Another Planet Entertainment hails supervisors' Castro Theatre vote, protesters dismayed

The San Francisco Board of Supervisors on Tuesday decided not to approve a move, which would have prevented changes to the interior of the historic Castro Theatre

The board voted 6 to 4 to exclude language to add the theaters' orchestra seats to the building's landmark designation. The move would have prevented the new operator of the theater from changing its interior to include removable seats to host concerts and other live events. 

A group of protesters, who have adopted the slogan: ‘Save the Seats,' gathered outside City Hall in support of preserving the original seating. 

Organizations like the Castro LGBTQ Cultural District and the Castro Theatre Conservancy banded together in protest against the APE's plans by creating the Friends of the Castro Theatre Coalition. Activists say the fixed theatrical seating is as character-defining as the building's exterior, which first received landmark status decades ago. 

Last week, the Castro Merchants Association, a group that also previously detested the plans, also voted to no longer oppose the renovations. 

Castro Theatre

"With fixed seating already, we have diverse programming. We want to keep diverse programming without turning the Castro Theatre into a nightclub," said one protester. 

Another Planet Entertainment (APE), which began operating the theater last year, says the proposed renovations are the only way to keep the theater financially viable. 

In a statement, David Perry & Associates, who represents Another Planet Entertainment, said this was a win for APE and thanked the supervisors. "Everyone who treasures the Castro Theatre, the Castro neighborhood, and the film and LGBTQ programming that is so much a part of both should be grateful tonight. An irreplaceable international icon now has the ability to be preserved, restored and to evolve for this and future generations," Perry said. 

District 8 Supervisor Rafael Mandelman, whose district includes the Castro, wrote on Twitter: "Both supporters and opponents of Another Planet Entertainment have treated the landmarking of the Castro Theatre as an opportunity to relitigate merits of APE's project. I am not comfortable doing that especially if the intention is to kill the APE project." 

Reasonable minds can disagree on the different visions for the Castro Theatre, and the likelihood of some alternative to the APE project being able to proceed in a way that will not result in an indefinitely shuttered Castro Theatre," Mandelman said.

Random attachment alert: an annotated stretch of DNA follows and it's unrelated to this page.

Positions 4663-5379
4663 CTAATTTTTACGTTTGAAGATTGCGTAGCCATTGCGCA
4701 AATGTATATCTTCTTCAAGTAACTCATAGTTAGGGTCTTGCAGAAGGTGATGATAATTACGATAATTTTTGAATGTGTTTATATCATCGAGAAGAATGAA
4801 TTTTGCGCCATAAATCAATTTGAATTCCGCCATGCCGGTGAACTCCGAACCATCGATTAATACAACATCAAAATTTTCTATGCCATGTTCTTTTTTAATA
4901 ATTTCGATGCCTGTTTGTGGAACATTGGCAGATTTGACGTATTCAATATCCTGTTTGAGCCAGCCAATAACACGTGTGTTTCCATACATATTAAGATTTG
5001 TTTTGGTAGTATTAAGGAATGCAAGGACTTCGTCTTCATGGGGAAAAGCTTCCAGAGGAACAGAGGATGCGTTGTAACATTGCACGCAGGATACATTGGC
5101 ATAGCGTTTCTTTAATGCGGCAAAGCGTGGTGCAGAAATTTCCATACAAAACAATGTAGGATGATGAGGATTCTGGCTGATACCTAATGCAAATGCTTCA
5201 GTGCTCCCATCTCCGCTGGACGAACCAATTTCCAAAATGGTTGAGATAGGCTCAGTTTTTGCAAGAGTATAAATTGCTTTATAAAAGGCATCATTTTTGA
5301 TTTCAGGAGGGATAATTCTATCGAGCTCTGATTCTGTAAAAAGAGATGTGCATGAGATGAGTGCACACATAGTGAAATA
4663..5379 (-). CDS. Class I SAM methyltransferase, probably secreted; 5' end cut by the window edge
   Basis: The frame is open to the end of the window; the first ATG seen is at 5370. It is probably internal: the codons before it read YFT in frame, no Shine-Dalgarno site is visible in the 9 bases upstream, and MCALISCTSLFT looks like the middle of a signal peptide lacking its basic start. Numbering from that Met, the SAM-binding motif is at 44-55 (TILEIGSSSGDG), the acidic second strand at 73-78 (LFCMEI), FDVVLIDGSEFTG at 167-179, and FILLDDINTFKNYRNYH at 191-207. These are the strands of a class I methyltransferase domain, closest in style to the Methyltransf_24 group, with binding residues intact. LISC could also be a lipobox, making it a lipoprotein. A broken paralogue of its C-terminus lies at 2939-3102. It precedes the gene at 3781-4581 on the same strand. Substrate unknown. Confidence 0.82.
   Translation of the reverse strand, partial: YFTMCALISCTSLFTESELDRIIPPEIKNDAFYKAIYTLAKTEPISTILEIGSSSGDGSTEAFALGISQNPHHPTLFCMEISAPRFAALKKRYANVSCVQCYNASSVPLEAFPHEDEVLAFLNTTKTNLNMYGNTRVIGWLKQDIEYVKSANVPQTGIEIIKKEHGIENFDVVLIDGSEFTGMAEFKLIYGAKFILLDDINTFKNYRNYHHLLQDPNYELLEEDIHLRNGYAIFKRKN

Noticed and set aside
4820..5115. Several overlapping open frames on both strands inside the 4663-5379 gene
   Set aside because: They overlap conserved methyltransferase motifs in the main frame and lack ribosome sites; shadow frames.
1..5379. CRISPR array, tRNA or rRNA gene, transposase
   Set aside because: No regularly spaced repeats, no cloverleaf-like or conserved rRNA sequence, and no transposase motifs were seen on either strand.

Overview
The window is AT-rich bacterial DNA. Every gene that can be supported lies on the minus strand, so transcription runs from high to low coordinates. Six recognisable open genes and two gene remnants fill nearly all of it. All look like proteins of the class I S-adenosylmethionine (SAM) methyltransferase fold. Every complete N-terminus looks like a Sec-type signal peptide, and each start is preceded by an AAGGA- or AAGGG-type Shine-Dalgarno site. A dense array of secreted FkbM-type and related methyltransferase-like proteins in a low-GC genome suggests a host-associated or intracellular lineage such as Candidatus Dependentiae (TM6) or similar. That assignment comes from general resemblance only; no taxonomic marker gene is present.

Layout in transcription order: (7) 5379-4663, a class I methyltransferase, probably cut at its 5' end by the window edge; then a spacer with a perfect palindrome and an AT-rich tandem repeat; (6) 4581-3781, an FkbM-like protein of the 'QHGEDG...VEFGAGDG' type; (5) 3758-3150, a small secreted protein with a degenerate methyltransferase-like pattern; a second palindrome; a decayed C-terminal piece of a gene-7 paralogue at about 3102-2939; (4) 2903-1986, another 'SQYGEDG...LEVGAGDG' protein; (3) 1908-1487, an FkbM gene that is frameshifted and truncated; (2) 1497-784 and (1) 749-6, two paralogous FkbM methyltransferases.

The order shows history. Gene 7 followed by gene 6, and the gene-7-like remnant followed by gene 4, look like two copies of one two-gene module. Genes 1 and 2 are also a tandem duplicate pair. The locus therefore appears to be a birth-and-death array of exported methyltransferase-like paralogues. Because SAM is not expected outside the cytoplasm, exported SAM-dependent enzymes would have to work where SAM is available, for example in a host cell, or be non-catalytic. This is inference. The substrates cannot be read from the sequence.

Supervisor Ahsha Safai said that as a city planner and the son of an architect, he is for progress and preservation simultaneously, and voted in favor of APE's plans.  

Supervisor Joel Engardio said that the Castro Theatre does need to be saved, but it's not going to happen by landmarking fixed seats: it needs to be able to offer a wide variety of events to stay alive. 

"It's important to note that physical seats are not what brings the Castro to life, people do. That's why we must create spaces where a new generation can make new memories in a magnificent old building outfitted for the future," he said. "A theater completely preserved in amber and closed will not help the Castro neighborhood -- a thriving theater will." 

During the meeting, opponent Supervisor Aaron Peskin quoted a 1977 letter from Harvey Milk that urged the preservation of the Castro Theatre, warning that landmarks can never return once they're gone. 

He added that APE will need to invite the Castro's vibrant community into the conversation to gain support, rather than pick it apart. 

"I believe that unless a genuine effort is made to develop robust and enforceable condition of APE's use with real community oversight, this is a rift that will last and not be healed for a long, long time," Peskin said. 

Supervisor Dean Preston, who also voted in opposition to the measure, said APE could still find a way to better preserve the theatre while making the space more accommodating to live events.

"Or if they don't want to, they can make space for someone else to come in, as many community groups have suggested," he said. 

The theater had historically built out a calendar full of film screenings, including matinées during the week and regular double features. Film programming has been scaled back since Another Planet has taken over. 

A Castro Theatre protester who wants to Save the Seats.

They do have a Tina Turner tribute set for Friday where they'll screen ‘What’s Love Got To Do With It' followed by a Movies for Maniacs presentation of ‘Who Framed Roger Rabbit’ on its 35th anniversary with special guest Charles Fleischer (who voiced Roger Rabbit) set to appear in person for a Q and A. 

Frameline film festival, a Castro Theatre mainstay, is slated to kick off its 10-day run on June 14. 

Later this week, the San Francisco Planning Commission and the San Francisco Historic Preservation Commission will host a join meeting to vote on whether APE is permitted to add a bar, tiered seating and other changes to the theater's interior. 

Bay City News contributed to this report.

The Castro theatre is celebrating its 100th birthday this year with film festivals.

Castro Theatre